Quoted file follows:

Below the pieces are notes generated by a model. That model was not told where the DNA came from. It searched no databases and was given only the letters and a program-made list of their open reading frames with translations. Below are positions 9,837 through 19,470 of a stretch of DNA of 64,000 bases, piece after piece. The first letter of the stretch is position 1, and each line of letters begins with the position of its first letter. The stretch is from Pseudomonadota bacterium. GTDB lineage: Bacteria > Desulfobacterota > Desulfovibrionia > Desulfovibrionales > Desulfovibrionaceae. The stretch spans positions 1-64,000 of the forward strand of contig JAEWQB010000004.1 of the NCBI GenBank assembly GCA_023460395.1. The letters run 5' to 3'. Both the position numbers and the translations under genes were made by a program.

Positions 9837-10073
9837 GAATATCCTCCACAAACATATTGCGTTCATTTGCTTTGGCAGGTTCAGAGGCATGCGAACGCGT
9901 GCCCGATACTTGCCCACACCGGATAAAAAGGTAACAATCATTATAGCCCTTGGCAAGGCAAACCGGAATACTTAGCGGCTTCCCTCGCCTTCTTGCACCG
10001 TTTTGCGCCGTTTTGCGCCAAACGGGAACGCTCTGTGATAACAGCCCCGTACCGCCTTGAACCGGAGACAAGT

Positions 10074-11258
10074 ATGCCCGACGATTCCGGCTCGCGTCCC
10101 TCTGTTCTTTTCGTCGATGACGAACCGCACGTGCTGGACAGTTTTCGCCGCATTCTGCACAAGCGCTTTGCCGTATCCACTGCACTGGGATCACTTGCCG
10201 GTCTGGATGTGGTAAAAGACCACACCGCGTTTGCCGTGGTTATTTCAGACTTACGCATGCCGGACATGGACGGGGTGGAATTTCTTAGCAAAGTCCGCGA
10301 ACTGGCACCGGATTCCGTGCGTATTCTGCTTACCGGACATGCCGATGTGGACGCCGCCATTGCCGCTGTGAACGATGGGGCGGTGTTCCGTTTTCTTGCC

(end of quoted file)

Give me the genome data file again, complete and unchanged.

Below the pieces are notes generated by a model. That model was not told where the DNA came from. It searched no databases and was given only the letters and a program-made list of their open reading frames with translations. Below are positions 9,837 through 19,470 of a stretch of DNA of 64,000 bases, piece after piece. The first letter of the stretch is position 1, and each line of letters begins with the position of its first letter. The stretch is from Pseudomonadota bacterium. GTDB lineage: Bacteria > Desulfobacterota > Desulfovibrionia > Desulfovibrionales > Desulfovibrionaceae. The stretch spans positions 1-64,000 of the forward strand of contig JAEWQB010000004.1 of the NCBI GenBank assembly GCA_023460395.1. The letters run 5' to 3'. Both the position numbers and the translations under genes were made by a program.

Positions 9837-10073
9837 GAATATCCTCCACAAACATATTGCGTTCATTTGCTTTGGCAGGTTCAGAGGCATGCGAACGCGT
9901 GCCCGATACTTGCCCACACCGGATAAAAAGGTAACAATCATTATAGCCCTTGGCAAGGCAAACCGGAATACTTAGCGGCTTCCCTCGCCTTCTTGCACCG
10001 TTTTGCGCCGTTTTGCGCCAAACGGGAACGCTCTGTGATAACAGCCCCGTACCGCCTTGAACCGGAGACAAGT

Positions 10074-11258
10074 ATGCCCGACGATTCCGGCTCGCGTCCC
10101 TCTGTTCTTTTCGTCGATGACGAACCGCACGTGCTGGACAGTTTTCGCCGCATTCTGCACAAGCGCTTTGCCGTATCCACTGCACTGGGATCACTTGCCG
10201 GTCTGGATGTGGTAAAAGACCACACCGCGTTTGCCGTGGTTATTTCAGACTTACGCATGCCGGACATGGACGGGGTGGAATTTCTTAGCAAAGTCCGCGA
10301 ACTGGCACCGGATTCCGTGCGTATTCTGCTTACCGGACATGCCGATGTGGACGCCGCCATTGCCGCTGTGAACGATGGGGCGGTGTTCCGTTTTCTTGCC